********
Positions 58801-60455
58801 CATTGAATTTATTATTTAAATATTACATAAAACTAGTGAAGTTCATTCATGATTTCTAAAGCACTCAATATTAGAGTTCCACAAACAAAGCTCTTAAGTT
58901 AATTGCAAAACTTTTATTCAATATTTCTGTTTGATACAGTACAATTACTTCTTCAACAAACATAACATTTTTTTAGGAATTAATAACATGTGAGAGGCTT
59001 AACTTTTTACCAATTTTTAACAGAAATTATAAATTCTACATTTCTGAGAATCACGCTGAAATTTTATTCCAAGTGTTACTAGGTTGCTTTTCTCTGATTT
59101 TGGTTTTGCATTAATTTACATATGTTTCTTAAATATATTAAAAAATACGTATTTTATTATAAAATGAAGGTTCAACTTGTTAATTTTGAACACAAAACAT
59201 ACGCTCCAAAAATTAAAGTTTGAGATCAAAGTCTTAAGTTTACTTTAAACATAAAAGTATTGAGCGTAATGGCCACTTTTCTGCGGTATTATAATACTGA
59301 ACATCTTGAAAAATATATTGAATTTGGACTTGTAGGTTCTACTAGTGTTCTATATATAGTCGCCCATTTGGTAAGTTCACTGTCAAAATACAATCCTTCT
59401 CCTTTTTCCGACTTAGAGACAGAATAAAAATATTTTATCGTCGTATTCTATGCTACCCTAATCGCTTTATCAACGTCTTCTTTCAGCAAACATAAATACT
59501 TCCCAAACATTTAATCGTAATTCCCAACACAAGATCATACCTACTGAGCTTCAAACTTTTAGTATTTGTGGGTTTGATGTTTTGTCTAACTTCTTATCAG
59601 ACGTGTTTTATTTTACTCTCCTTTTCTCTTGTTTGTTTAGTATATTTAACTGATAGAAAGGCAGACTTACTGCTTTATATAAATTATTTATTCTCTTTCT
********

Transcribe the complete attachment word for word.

Positions 58801-60455
58801 CATTGAATTTATTATTTAAATATTACATAAAACTAGTGAAGTTCATTCATGATTTCTAAAGCACTCAATATTAGAGTTCCACAAACAAAGCTCTTAAGTT
58901 AATTGCAAAACTTTTATTCAATATTTCTGTTTGATACAGTACAATTACTTCTTCAACAAACATAACATTTTTTTAGGAATTAATAACATGTGAGAGGCTT
59001 AACTTTTTACCAATTTTTAACAGAAATTATAAATTCTACATTTCTGAGAATCACGCTGAAATTTTATTCCAAGTGTTACTAGGTTGCTTTTCTCTGATTT
59101 TGGTTTTGCATTAATTTACATATGTTTCTTAAATATATTAAAAAATACGTATTTTATTATAAAATGAAGGTTCAACTTGTTAATTTTGAACACAAAACAT
59201 ACGCTCCAAAAATTAAAGTTTGAGATCAAAGTCTTAAGTTTACTTTAAACATAAAAGTATTGAGCGTAATGGCCACTTTTCTGCGGTATTATAATACTGA
59301 ACATCTTGAAAAATATATTGAATTTGGACTTGTAGGTTCTACTAGTGTTCTATATATAGTCGCCCATTTGGTAAGTTCACTGTCAAAATACAATCCTTCT
59401 CCTTTTTCCGACTTAGAGACAGAATAAAAATATTTTATCGTCGTATTCTATGCTACCCTAATCGCTTTATCAACGTCTTCTTTCAGCAAACATAAATACT
59501 TCCCAAACATTTAATCGTAATTCCCAACACAAGATCATACCTACTGAGCTTCAAACTTTTAGTATTTGTGGGTTTGATGTTTTGTCTAACTTCTTATCAG
59601 ACGTGTTTTATTTTACTCTCCTTTTCTCTTGTTTGTTTAGTATATTTAACTGATAGAAAGGCAGACTTACTGCTTTATATAAATTATTTATTCTCTTTCT